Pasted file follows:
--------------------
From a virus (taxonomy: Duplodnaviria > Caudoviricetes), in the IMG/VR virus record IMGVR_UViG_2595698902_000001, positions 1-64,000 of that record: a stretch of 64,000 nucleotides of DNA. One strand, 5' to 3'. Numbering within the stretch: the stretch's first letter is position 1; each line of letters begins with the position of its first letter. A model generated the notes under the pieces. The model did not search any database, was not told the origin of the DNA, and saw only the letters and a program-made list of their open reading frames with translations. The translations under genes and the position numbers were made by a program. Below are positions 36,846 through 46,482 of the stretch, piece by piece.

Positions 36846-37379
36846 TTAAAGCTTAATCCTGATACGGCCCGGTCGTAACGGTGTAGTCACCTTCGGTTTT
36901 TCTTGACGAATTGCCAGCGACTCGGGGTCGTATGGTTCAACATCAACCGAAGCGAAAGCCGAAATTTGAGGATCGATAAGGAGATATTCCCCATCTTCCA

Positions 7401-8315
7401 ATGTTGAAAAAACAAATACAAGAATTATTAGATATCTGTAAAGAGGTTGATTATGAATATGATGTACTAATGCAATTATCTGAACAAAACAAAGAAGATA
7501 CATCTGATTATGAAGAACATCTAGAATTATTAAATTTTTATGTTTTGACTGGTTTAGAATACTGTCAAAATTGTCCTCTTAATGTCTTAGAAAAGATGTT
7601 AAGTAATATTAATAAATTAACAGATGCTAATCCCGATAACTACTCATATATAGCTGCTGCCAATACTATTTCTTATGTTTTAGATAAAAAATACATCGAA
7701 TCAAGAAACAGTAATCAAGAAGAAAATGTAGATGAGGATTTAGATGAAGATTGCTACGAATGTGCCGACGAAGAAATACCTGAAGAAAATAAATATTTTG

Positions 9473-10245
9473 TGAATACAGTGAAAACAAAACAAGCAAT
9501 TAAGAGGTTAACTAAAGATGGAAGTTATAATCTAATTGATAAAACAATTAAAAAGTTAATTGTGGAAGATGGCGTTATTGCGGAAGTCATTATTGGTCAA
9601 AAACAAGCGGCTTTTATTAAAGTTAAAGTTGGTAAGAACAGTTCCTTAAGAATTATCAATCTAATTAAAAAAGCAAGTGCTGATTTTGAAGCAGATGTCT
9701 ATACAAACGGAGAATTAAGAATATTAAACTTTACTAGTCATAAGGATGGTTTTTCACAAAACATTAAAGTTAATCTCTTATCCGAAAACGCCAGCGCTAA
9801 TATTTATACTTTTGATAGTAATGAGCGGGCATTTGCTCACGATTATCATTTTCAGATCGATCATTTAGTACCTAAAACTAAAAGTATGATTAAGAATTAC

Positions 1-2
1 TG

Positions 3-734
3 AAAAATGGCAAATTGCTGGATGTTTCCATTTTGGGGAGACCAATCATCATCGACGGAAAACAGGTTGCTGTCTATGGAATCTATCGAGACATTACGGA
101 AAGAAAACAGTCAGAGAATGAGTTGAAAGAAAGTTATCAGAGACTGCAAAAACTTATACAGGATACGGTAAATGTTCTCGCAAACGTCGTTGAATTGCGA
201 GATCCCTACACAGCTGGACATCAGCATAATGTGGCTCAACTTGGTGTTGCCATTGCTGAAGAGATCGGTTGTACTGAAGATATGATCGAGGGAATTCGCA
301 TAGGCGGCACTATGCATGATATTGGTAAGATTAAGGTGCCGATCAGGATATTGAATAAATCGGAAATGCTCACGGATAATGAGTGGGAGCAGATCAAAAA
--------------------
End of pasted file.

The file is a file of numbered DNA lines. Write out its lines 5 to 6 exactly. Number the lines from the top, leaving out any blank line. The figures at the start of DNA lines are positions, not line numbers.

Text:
Positions 7401-8315
7401 ATGTTGAAAAAACAAATACAAGAATTATTAGATATCTGTAAAGAGGTTGATTATGAATATGATGTACTAATGCAATTATCTGAACAAAACAAAGAAGATA